Have you ever been in the presence of a hero? How about a room full of heroes – male and female heroes – from this point on let’s just assume that I’m including both genders when I use the word, shall we?
No, I’m not talking about individuals of celebrity because they made a few films, played in a few bands, sang a few songs or headlined a few television shows.
Let me re-pose the question. Do you ever wonder why Europe doesn’t speak German as the ‘euro-tongue’ (it’s mostly UK English, actually.)
Or why the entire Pacific Rim doesn’t eat sushi and speak Japanese?
Go ahead – rule out the actors, actresses, rock stars, television personalities, and frankly, even most politicians, including the present occupant of 1600 Pennsylvania Avenue.
On the other hand, do you have an aunt or uncle, brother or sister, cousin, niece, nephew, grandparent or friend who once did, is currently, or has plans to serve his country in one of the five branches of the Armed Services of the United States of America – six if you count Border Patrol? If so, you know a hero. The real thing, not just one who plays one on TV.
I spent the best part of the last two hours in a room elbow to elbow with American Veterans. The Fourth Annual Military Day and Veterans Resource Fair, sponsored by Congressman Gus Bilirakis had Tarpon Springs’ East lake High School filled with men and women who answered their nations call to go to places like Normandy, Nijmegen, Okinawa, Guadalcanal, Korea, Viet Nam Bagdad. And everyone I spoke with said, despite their age and the fact that many with whom I spoke were disabled, spat upon when they came home, and ignored by the very government that called them into action, if the call comes again, they would proudly answer again.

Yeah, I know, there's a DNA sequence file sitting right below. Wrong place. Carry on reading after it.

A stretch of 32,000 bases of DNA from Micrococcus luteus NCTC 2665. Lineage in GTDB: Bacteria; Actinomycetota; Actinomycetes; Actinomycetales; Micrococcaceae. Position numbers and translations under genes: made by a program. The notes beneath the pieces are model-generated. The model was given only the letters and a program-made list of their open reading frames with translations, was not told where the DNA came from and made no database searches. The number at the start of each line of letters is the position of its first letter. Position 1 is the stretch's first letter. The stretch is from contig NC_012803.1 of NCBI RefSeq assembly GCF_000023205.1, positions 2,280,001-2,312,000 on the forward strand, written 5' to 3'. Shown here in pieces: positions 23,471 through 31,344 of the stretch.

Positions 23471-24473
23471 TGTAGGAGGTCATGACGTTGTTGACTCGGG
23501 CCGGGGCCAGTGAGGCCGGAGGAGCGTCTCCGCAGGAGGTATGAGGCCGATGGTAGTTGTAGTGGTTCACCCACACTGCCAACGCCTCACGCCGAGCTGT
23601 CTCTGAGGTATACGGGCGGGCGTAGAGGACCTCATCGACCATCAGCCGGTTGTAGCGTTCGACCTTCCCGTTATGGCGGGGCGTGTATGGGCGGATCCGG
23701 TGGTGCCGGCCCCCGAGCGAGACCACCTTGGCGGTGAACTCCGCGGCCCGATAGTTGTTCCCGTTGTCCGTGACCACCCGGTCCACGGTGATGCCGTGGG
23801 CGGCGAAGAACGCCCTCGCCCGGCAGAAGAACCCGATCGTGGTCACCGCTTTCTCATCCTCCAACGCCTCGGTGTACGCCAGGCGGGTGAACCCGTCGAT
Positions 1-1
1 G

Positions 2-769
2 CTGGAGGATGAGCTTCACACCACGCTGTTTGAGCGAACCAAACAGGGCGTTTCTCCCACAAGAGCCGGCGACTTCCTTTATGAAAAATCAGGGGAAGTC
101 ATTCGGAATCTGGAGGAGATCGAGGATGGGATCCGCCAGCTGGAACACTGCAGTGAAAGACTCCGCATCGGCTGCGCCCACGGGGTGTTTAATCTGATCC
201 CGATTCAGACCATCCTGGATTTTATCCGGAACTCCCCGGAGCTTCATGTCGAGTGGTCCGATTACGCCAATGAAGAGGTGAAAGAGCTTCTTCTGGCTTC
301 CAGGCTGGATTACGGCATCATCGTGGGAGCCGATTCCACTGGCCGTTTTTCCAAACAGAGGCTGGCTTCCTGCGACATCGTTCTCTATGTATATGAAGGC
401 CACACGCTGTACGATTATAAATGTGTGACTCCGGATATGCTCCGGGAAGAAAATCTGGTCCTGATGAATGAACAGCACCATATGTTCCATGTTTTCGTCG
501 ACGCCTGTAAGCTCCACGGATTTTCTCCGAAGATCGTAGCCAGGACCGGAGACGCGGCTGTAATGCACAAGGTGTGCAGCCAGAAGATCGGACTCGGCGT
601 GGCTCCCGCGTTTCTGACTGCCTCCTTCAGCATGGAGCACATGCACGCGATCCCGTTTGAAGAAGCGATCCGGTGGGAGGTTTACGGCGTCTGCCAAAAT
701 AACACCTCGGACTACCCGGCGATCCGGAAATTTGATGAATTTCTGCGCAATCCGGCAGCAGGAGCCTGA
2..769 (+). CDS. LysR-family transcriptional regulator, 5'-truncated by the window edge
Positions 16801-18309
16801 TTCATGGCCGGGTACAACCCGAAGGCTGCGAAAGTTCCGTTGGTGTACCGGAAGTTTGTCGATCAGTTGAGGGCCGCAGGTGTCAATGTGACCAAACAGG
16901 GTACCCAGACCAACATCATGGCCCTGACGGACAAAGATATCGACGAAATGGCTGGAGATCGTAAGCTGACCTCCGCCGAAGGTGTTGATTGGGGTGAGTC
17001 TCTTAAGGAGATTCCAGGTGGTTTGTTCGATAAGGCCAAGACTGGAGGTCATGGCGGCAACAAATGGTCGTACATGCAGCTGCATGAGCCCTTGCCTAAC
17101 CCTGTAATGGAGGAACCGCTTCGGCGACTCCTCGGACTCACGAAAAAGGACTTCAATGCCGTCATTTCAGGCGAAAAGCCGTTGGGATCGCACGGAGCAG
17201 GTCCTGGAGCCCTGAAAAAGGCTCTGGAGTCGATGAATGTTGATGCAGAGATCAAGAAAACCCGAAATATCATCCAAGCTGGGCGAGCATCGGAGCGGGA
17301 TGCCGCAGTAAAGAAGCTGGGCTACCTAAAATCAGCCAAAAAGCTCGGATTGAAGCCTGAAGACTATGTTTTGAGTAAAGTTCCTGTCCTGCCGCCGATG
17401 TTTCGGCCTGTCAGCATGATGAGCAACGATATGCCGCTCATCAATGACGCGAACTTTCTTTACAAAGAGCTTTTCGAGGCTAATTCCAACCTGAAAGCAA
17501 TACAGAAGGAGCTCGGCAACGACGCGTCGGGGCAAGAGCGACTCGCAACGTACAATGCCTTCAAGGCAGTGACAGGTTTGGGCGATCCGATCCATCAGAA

America is that important to them. Freedom is that important to them. You and I are that important to them.
Heroes. The real McCoy, and I was humbled to be in their midst. Humbled and proud of these men and women who gave of themselves, often leaving parts of themselves buried in the soil of the land where they fought. Humbled by their humility, and in that, their greatness. There was no bravado in this room today. No bravado in the literally scores of people waving flags and holding signs that shouted out THANK YOU! as we drove through the entry to the high school where the event was held.
Just the simple humility of men and women who answered the call to serve, and their friends, neighbors, and family there to thank them, and to honor them and their sacrifice.
Real, honest to goodness by gosh heroes.
Thank you, each and every one of you for the freedom I enjoy. And if America needs a presidential apology tour, it should include every president since Kennedy to stand up, salute these men and women, apologize to THEM for the way their nation treated them and welcome each and every one of them home to the America they defended and in some cases, gave their lives for – even if it comes, for some, 50 years late.
Thank you, every one of you. God Bless You!